The draft order provides for that expanded and reformed energy company obligation scheme in Great Britain until March 2026, and therefore succeeds the previous energy company obligation order in Great Britain. Its main provisions are, first, the scheme’s extension by four years, to 2026, and expansion from around £640 million to around £1 billion per annum. Secondly, there is an increased focus on support for low income and vulnerable households in the least efficient homes. Thirdly, mandatory minimum energy efficiency improvements will be required. Under the scheme, those in energy performance certificate bands F and G—the least energy efficient homes—will be improved to a minimum band D. B and D and E homes, in turn, will be improved to a minimum band C.
Fourthly, the introduction of a new minimum requirement will see at least 150,000 energy performance certificate band E, F and G private-tenure homes upgraded. Fifthly, the solid wall minimum requirement will ensure that solid wall insulation is installed in at least 90,000 homes. The draft order introduces minimum insulation requirements for all homes receiving any heating measure, subject to certain exceptions, to encourage a fabric-first approach. Broken boiler replacements will continue to be limited but available under the scheme, capped at 20,000 homes, to encourage the transition to renewable heating and align with the Government’s long-term plan for reaching net zero.
I understand what the Minister says about capping the number of gas boiler replacements, which will transition us away from reliance on fossil fuels, but what happens if that cap is reached? How will costs and alternative solutions be managed for other customers who have broken-down gas boiler systems?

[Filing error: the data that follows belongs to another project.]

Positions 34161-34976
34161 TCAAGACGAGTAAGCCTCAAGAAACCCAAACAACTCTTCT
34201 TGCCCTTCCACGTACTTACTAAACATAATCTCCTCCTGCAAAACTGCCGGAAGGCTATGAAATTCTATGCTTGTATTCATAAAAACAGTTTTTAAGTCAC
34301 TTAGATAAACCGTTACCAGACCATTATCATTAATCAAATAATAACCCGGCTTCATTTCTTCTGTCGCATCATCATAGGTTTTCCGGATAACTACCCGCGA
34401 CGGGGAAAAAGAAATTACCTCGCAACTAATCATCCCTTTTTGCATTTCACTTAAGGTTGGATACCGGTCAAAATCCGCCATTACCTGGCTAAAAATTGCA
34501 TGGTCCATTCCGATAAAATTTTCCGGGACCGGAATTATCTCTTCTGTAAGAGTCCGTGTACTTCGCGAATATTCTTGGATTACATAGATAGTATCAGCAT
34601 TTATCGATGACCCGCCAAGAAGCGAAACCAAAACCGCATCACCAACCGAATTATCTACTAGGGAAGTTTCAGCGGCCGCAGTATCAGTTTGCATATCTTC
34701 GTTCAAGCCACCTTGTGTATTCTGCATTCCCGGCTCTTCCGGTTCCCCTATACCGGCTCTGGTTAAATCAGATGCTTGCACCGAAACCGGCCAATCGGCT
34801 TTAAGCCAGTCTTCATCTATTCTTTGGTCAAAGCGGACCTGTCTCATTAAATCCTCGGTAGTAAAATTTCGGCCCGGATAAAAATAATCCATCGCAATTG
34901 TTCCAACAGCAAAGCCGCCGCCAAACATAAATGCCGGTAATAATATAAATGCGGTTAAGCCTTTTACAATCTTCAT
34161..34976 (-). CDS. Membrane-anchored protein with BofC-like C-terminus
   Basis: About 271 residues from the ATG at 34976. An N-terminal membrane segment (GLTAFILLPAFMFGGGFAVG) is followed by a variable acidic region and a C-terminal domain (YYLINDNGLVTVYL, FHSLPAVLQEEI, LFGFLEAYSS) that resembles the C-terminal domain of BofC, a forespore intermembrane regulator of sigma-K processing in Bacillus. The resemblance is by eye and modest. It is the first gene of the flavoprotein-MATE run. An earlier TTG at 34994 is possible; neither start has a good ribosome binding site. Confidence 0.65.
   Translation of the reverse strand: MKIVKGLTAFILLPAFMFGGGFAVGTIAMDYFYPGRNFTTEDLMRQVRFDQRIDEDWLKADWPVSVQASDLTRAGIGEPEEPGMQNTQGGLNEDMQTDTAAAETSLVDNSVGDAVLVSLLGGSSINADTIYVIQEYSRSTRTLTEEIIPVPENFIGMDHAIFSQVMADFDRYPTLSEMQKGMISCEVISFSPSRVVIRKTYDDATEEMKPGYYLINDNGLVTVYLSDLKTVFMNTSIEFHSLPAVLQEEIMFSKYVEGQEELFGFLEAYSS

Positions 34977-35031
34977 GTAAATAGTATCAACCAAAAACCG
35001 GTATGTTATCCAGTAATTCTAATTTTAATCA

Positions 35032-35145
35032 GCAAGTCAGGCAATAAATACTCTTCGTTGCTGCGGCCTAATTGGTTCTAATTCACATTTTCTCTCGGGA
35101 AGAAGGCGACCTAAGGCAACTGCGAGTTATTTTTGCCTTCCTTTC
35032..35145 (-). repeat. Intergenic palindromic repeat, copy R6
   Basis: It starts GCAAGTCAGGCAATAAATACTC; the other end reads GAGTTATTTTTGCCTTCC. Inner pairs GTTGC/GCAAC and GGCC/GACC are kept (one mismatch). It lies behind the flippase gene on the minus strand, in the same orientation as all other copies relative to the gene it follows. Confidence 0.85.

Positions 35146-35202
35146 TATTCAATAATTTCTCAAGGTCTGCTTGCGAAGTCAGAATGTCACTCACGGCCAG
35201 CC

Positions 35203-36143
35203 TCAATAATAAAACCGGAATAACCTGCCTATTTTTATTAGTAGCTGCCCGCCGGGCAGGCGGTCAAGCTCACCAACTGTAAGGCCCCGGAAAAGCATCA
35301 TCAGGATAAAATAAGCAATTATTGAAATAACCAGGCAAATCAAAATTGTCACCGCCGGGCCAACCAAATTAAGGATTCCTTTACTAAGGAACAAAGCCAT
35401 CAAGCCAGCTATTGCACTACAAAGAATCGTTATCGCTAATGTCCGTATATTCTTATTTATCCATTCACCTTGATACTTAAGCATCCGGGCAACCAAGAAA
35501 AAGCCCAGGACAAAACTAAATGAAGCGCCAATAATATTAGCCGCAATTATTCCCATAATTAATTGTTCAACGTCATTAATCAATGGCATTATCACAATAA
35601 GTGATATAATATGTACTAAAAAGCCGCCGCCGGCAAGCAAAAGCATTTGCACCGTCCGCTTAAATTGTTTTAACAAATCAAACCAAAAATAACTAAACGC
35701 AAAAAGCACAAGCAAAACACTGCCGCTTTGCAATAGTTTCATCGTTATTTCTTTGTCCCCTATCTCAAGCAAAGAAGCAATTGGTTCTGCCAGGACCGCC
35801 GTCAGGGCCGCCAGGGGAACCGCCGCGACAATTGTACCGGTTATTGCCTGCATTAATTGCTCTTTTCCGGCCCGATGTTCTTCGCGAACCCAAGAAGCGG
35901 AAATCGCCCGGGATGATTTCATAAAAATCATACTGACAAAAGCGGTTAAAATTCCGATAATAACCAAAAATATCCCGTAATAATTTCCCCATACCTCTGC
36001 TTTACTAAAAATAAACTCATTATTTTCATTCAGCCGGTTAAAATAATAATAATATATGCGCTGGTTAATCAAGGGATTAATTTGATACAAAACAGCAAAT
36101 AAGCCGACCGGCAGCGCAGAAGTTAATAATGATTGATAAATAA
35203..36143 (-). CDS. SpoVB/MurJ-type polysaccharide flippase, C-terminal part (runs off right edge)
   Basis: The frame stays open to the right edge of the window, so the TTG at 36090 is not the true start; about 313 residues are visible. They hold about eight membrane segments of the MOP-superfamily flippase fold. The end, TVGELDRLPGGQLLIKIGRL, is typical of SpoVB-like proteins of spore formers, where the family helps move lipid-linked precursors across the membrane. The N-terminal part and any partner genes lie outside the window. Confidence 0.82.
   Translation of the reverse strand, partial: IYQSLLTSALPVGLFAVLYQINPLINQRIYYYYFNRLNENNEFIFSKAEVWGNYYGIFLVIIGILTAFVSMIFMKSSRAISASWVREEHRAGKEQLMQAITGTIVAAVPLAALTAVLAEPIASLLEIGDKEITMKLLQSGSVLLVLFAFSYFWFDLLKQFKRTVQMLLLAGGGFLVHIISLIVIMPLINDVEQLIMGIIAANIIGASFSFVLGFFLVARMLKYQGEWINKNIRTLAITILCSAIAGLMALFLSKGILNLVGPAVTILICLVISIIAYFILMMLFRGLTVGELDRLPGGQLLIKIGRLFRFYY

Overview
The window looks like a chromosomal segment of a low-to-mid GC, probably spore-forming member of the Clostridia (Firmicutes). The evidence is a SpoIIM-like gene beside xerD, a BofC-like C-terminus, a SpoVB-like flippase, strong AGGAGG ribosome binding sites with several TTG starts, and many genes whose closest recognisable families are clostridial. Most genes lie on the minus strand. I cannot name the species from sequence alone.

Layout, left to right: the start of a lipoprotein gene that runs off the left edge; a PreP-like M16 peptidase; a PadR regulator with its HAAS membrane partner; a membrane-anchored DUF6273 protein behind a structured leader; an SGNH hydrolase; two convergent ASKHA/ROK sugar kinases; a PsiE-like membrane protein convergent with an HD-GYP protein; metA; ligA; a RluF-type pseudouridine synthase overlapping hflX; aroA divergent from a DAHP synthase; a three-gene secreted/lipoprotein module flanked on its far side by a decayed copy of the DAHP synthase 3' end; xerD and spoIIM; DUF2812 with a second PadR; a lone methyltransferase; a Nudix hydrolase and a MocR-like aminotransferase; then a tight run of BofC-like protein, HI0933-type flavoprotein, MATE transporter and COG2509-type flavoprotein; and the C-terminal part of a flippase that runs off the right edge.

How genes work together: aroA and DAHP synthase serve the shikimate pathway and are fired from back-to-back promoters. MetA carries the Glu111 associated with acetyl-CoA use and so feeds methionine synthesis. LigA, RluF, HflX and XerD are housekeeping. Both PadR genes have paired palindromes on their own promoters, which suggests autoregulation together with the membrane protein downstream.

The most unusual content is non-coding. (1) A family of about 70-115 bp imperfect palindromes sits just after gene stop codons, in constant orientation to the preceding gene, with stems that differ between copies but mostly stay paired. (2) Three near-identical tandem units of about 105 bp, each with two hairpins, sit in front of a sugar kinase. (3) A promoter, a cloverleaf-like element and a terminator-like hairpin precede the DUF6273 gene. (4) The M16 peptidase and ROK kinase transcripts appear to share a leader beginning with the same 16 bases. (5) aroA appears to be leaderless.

If I understood the hon. Gentleman’s question correctly, it is about dealing with people who have no choice but to have a new gas boiler, and what the cost of that might be. We recognise that some homes will not be suitable to be upgraded to something like a heat pump. That is one of the reasons that we are putting these measures in place: to ensure that funds are available to help those who need a boiler upgrade. However, we are saying that ensuring that that is available is not the priority of the Government going forward. The priority is to align with our net zero requirements and make sure that people can be upgraded to heat pumps wherever possible.
What is to prevent companies taking the easy option of the gas boiler replacement to get up to the 20,000 threshold? I am trying to see what checks and measures are in place to make sure that gas boilers are installed only when they are really required and other options have been exhausted.
It would be a matter for the supplier to make sure that the energy efficiency upgrade is carried out in accordance with the scheme and Government policy. It will ultimately be a matter for the supplier under the ECO4 regulations. The Government will of course speak with suppliers to ensure that they are delivering according to the Government requirements. What we are saying is that we are not encouraging gas boiler upgrades, but that if there is no other available source of heat and a consumer is vulnerable, there should be the possibility of upgrading the gas boiler.